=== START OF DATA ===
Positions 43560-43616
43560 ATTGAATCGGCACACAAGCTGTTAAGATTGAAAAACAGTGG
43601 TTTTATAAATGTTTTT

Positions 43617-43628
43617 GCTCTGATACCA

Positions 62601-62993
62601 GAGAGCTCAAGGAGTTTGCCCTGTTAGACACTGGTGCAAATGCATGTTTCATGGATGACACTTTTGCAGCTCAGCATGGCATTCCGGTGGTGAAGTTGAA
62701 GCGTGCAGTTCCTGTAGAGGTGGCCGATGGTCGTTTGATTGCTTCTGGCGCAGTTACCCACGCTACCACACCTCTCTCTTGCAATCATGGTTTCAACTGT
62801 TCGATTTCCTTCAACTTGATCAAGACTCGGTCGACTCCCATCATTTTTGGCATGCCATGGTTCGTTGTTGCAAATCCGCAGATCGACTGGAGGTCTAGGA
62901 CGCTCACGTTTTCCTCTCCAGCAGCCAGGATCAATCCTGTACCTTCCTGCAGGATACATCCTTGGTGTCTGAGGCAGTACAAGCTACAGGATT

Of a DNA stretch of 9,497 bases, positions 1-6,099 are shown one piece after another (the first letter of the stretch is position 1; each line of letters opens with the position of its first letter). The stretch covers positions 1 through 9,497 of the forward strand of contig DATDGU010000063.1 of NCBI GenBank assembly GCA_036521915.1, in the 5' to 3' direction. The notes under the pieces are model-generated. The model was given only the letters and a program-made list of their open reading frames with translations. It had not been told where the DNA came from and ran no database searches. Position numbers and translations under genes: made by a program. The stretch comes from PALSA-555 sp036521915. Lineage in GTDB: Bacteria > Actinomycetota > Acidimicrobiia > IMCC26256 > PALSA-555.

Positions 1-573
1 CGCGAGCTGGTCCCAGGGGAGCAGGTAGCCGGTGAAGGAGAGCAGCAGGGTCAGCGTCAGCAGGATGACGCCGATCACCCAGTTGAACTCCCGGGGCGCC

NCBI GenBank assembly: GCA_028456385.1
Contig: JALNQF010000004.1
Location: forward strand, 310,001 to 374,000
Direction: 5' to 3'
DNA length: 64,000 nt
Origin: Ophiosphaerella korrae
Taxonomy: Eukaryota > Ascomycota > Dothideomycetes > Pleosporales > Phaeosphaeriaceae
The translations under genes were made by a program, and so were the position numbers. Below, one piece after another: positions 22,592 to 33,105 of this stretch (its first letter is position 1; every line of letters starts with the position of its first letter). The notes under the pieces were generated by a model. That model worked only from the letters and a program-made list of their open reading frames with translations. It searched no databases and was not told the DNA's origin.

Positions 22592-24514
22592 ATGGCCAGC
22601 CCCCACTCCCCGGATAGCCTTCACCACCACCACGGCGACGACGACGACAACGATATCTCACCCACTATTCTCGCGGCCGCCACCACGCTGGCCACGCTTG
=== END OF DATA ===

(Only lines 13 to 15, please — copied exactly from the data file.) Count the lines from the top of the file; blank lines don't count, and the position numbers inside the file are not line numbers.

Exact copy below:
1 CGCGAGCTGGTCCCAGGGGAGCAGGTAGCCGGTGAAGGAGAGCAGCAGGGTCAGCGTCAGCAGGATGACGCCGATCACCCAGTTGAACTCCCGGGGCGCC

NCBI GenBank assembly: GCA_028456385.1
Contig: JALNQF010000004.1